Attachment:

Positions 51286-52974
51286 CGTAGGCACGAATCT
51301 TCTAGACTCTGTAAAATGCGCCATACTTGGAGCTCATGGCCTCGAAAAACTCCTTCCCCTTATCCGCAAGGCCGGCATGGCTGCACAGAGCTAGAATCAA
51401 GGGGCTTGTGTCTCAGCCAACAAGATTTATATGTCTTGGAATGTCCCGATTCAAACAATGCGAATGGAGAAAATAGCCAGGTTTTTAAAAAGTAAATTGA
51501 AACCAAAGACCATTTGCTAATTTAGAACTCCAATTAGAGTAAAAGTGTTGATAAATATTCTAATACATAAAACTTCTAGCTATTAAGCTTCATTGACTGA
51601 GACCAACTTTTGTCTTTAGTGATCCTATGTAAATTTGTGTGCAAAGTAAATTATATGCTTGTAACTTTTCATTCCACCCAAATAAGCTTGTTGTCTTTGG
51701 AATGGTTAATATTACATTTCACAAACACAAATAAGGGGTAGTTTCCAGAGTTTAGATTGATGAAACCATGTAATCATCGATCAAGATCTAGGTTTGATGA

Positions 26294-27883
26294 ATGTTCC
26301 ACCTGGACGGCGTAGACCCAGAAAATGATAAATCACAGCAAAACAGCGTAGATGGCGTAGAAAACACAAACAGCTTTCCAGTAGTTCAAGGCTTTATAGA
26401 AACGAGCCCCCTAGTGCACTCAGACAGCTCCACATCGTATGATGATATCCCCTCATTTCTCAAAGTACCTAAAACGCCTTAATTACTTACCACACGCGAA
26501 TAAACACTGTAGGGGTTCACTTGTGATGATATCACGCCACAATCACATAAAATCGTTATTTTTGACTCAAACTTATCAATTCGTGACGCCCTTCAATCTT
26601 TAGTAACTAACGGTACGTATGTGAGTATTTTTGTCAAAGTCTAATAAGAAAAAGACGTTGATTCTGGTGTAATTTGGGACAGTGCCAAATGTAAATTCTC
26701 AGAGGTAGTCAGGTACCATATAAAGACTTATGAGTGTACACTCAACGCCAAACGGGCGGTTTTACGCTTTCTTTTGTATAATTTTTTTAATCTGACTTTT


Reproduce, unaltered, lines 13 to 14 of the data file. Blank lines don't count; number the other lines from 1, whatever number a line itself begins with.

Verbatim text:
26601 TAGTAACTAACGGTACGTATGTGAGTATTTTTGTCAAAGTCTAATAAGAAAAAGACGTTGATTCTGGTGTAATTTGGGACAGTGCCAAATGTAAATTCTC
26701 AGAGGTAGTCAGGTACCATATAAAGACTTATGAGTGTACACTCAACGCCAAACGGGCGGTTTTACGCTTTCTTTTGTATAATTTTTTTAATCTGACTTTT